Creating a Fundraising BoardFeb 23, 2021
One way to build capacity for your organization is by strengthening the fundraising ability of your board. Okay, I know what you’re thinking: “We can’t get our board to help with fundraising; they aren’t the ‘movers and shakers’ in town.” If this is a statement you have heard in your organization, read on!
While some organizations do not set fundraising as a priority for its board members, most nonprofits can benefit from having a board more actively using their connections to benefit the organization.
The key to getting your board to embrace fundraising lies in three simple steps—the recruitment process, assuring that board members are committed to the organization, and removing the fear of fundraising that is inherent in most people.
Recruiting the Right Way
Often, boards are reluctant to fundraise because they have not been recruited with that purpose in mind. For many organizations, fundraising has never been a part of their culture for various reasons—perhaps in the past they relied on government funding, fees for service, or foundation grants. Then suddenly, when these funding sources shift priorities and income streams dry up, the organization decides it now needs to rethink fundraising and is stymied by how to introduce this concept to the board.
Even if the organization originally intended for its board to be involved in fundraising, many times, board recruiters are reluctant to use the “F” word for fear of scaring off potential board members. Many well-intentioned boards operate under the noble idea that, “once they get on our board and see the great work we are doing, they will want to go out and ask for money.” Wrong! If they have not been told up front that fundraising is a part of their role, they will not embrace it later when you decide to “slip it into” their job description.
One key concept to consider is who does the recruiting for new board members. Instead of a nominating committee that meets once a year to fill vacant seats, one recommended approach is to have a year-round board resource committee. (This committee can also be called the governance committee or the committee on directorship or any name with which your organizations feels comfortable) Whatever the title, the important things to remember about this committee are:
- It should meet year round
- It needs to be chaired by the strongest person on the board
- Its duties include doing an assessment of board performance, both the board as a whole, and of individual board members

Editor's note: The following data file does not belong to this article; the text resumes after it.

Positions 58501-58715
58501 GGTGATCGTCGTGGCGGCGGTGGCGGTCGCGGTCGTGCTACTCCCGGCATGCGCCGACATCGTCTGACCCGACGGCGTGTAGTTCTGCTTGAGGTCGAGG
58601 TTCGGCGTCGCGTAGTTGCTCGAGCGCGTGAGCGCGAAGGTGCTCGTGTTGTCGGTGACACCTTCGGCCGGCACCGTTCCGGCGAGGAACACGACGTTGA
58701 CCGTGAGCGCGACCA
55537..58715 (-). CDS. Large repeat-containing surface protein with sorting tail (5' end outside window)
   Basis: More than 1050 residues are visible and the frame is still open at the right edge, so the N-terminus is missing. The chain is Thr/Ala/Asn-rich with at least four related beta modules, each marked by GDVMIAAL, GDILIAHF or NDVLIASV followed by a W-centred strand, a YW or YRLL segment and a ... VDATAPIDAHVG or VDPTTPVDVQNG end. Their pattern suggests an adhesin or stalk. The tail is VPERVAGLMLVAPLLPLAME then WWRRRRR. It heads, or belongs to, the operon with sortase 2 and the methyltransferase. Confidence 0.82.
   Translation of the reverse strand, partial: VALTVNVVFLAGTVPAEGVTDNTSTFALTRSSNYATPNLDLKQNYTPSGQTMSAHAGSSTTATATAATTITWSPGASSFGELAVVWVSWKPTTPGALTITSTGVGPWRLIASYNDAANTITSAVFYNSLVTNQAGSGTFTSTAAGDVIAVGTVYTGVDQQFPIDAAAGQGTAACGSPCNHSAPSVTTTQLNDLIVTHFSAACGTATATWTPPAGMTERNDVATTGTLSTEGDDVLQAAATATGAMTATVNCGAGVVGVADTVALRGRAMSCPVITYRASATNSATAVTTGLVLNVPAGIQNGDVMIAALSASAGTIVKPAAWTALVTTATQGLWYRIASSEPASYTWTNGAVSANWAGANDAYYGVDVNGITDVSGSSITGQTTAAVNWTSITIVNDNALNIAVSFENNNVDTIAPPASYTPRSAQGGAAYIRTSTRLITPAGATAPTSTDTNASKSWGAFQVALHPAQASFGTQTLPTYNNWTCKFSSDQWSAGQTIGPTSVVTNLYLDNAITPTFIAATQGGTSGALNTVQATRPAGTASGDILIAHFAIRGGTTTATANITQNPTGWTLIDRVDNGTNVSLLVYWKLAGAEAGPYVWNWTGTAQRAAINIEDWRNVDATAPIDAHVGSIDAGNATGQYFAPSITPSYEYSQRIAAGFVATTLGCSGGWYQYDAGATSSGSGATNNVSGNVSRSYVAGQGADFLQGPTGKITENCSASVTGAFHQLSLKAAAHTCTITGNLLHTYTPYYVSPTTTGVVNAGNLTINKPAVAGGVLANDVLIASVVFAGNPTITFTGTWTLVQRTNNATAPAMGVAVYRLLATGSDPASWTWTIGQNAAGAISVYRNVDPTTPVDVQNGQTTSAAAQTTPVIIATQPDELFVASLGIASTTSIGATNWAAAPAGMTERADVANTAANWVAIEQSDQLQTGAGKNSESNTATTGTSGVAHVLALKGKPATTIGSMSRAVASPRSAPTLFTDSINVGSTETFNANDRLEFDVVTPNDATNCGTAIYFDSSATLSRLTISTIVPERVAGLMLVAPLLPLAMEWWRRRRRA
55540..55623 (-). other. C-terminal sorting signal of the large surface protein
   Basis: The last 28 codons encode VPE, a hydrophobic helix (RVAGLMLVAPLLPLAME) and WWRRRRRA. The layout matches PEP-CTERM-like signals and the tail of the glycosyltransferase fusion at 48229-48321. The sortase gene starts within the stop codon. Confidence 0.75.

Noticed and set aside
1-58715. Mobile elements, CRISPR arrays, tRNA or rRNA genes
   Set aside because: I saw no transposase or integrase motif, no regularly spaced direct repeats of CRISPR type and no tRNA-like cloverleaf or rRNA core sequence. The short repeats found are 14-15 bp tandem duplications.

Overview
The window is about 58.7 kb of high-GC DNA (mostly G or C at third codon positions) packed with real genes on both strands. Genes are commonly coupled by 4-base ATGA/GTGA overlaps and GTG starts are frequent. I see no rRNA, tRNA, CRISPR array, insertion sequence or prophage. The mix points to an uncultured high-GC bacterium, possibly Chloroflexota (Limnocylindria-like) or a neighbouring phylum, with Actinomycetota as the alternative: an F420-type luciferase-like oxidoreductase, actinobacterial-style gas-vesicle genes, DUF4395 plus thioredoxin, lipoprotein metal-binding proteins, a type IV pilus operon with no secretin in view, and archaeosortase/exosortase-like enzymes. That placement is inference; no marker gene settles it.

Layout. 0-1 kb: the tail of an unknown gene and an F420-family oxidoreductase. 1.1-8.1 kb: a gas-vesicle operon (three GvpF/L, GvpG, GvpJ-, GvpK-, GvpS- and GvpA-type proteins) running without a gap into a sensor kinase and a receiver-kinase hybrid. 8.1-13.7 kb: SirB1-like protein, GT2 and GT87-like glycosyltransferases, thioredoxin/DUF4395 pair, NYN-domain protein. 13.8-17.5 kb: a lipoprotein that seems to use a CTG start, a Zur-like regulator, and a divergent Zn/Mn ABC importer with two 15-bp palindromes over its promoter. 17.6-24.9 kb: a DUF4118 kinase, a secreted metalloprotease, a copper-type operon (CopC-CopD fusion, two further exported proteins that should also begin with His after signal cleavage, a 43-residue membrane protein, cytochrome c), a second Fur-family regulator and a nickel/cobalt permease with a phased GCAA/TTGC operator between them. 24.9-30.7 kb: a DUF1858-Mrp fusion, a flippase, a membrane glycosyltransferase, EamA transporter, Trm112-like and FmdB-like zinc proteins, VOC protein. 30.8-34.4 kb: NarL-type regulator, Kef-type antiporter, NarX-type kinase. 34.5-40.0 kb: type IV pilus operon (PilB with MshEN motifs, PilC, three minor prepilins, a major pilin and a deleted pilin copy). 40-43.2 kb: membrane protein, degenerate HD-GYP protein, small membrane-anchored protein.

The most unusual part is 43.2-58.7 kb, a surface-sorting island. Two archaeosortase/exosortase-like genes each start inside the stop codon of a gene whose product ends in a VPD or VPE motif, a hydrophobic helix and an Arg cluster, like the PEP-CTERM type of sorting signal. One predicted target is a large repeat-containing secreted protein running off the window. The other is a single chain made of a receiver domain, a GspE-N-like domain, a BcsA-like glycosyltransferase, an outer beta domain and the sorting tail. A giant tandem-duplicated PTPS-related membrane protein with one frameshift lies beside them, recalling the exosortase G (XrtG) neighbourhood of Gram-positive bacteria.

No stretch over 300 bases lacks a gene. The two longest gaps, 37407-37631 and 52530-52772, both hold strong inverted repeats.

- It is responsible for developing or refining board position descriptions
- It evaluates the needs of the board and develops a profile of the kinds of people that are needed to fill vacancies on the board
- It works with the board to help find the right people to fill board positions
- It assures diversity on the board
- It implements, along with senior staff members of the organization, board orientation
- It is responsible for ongoing education of the board.
A board resource committee, working thoughtfully, diligently and on an ongoing basis can make all the difference in the world between an effective, enthused, and inspired board and a lackadaisical board that does not understand its role in advancing the organization's mission and is reluctant to get involved in the fundraising process. One of the key roles of this important committee is to develop a board position description that includes a required financial contribution from each board member as well as the expectation that each board member be involved in the organization's fundraising efforts through attendance at events, planning development activities, and helping to identify, cultivate, and solicit potential donors.
This committee is also responsible for assuring that the position descriptions are not glossed over during the recruitment process and to make sure that each potential board member understands that fundraising is an important part of his or her role as a board member. They must be expected to deal with potential board members that are obviously reluctant to accept this responsibility. It is better to turn away a prospective board member who is not willing to get involved in fundraising, than to ‘fill a seat with a warm body’ just so the committee can say it has met its expectation to bring on a certain number of new board members each year. The reluctant fundraiser may instead be invited to serve on a committee or in some other volunteer position, other than being invited to serve as on the board.
Once you have a board that understands its role in fundraising and consists of members who have a true passion for your mission, it will be easy to get them motivated to embrace this role.
Take the fear out of fundraising by providing ongoing training and education about fundraising for the board. You can provide a fifteen-minute segment at each board meeting on some aspect of fundraising and/or periodic all-day training sessions on important aspects of your fundraising program. You can also invite board members to attend the Be the Best Board Member You Can Be course offered by LindaLysakowskiCourses.com.
Teaming up board members with another board member, a staff member, or a volunteer more experienced in fundraising will help put the reluctant board member at ease.
Once your board understands the art and science of fundraising, they’ll be more inclined to get involved.
If you want to learn more about building your board, and helping them understand the fundraising process, take my course, Build a Great Board, Sign up here